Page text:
IPS support staff, administrators get raises of 3 percent or more

Indianapolis Public Schools is giving raises to about 1,700 employees, less than three months after voters approved an increase in property taxes to boost school funding.

The raises will increase pay for most support staff, administrators, and other district employees by at least 3 percent and as much as 22 percent for some positions, according to district officials. The increases, which the board approved Thursday night, will cost the district about $2.6 million each year. The move comes on the heels of an agreement in December that raised pay for teachers across the district.

The cash-strapped district has largely frozen base wages for support staff for close to a decade, according to IPS officials. They are some of the lowest-paid workers in the district, and the pay freeze has made it hard for the district to compete with other employers.

In November, voters approved a referendum to raise $220 million over eight years from taxpayers for operating expenses. Although the district is not yet receiving that money, officials expect an influx of cash in June.

“This is just another strategic decision we are making again to invest in the people who are investing in our school district,” said interim Superintendent Aleesia Johnson. “This moves us another step in the right direction.”

The raises will cover about 700 support staff—such as custodians, food center workers, and bus attendants—who are represented by the American Federation of State, County and Municipal Employees Local 661 union. Most workers will get raises of at least 3 percent under the new contract, but some positions will get significantly larger raises to make pay more competitive, officials said.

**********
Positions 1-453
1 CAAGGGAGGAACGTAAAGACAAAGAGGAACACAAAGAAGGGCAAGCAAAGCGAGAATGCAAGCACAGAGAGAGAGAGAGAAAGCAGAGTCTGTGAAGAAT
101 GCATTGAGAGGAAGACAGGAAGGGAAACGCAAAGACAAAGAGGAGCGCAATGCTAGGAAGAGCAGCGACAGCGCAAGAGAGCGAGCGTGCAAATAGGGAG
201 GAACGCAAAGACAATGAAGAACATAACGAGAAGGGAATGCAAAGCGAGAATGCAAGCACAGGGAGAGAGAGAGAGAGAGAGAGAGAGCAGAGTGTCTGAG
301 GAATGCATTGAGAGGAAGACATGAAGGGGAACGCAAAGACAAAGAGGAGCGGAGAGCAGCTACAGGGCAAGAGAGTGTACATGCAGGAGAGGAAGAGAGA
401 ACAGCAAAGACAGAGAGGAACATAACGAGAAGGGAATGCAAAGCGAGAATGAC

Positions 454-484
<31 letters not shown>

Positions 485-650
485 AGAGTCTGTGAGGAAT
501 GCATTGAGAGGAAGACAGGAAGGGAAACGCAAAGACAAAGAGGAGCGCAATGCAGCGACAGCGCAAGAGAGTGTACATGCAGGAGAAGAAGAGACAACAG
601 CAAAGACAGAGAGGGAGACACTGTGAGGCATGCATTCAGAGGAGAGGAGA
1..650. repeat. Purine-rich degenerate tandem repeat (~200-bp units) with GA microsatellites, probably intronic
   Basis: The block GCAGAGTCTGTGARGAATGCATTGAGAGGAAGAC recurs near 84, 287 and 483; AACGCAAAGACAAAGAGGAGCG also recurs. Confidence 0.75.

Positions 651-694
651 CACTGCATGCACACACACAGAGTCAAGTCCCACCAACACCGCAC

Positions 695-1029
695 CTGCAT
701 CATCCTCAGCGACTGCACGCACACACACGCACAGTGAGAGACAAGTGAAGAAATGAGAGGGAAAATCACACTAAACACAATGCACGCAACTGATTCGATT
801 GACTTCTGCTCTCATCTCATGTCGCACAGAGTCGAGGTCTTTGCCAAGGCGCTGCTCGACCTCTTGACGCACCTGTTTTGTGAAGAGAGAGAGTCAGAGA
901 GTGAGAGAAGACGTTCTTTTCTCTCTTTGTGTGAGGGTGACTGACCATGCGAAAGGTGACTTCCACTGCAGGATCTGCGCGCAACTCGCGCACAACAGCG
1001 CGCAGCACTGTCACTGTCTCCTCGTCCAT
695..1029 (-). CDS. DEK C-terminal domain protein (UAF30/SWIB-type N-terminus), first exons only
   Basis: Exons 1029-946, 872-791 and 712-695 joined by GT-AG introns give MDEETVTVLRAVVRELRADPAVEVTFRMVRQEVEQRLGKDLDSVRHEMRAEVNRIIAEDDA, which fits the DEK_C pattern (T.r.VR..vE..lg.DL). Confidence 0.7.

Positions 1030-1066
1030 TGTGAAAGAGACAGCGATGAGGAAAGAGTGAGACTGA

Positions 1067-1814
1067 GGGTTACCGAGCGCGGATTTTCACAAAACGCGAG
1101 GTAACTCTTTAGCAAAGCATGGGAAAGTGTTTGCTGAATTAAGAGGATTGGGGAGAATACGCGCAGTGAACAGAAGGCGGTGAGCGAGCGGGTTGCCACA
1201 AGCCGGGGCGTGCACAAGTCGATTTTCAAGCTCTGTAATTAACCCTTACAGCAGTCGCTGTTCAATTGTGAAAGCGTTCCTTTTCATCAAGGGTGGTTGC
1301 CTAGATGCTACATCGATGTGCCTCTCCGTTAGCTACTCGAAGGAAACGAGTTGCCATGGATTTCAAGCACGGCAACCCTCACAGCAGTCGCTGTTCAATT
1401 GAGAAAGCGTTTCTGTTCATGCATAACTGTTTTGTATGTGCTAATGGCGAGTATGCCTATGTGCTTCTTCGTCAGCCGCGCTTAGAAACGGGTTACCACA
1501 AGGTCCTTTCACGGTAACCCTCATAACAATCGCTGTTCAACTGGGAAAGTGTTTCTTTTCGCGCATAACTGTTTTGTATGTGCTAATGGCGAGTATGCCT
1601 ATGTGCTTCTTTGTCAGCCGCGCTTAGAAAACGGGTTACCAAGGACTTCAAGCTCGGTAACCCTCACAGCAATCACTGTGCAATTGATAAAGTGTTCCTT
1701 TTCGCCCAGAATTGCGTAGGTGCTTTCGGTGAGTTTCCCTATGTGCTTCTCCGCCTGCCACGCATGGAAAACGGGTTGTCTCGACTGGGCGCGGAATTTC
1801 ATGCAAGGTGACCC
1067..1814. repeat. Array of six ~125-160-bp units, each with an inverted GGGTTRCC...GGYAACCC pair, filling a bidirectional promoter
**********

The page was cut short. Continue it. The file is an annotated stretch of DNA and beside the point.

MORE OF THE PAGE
The largest increase will go to food center workers, who would get a 22 percent raise.

“I am thankful for the relationship that our local membership’s fostered with IPS,” said Vincent Bibbs, president of the local union chapter. “[I] look forward to working together for future improvements benefiting both our children we serve and the members of Local 661.”

One reason why the employees are getting larger pay bumps is because it is hard for the district to fill positions and retain staff, said Scott Martin, IPS deputy superintendent for operations. Before the increase, food center workers were typically paid between $10 and $15 per hour.

Average annual turnover for the department is about 16 percent, according to the district.

“The turnover is quite high,” Martin said. “Hopefully this makes it more attractive for us to attract employees.”

Another 1,000 staff members who are not covered by a union contract will also get raises of at least 3 percent. That group includes principals, support staff, and employees in the central office, such as human resources workers. Police officers will get a raise of 10 percent. Cafeteria workers will get raises ranging from 4 percent to 11.5 percent.

Most employees who have been with the district for 10 years or more will receive $500 loyalty bonuses, the district said. Employees who are on a final warning or performance improvement plan are not eligible for the raises.

Chalkbeat is a not-for-profit news site covering educational change in public schools.

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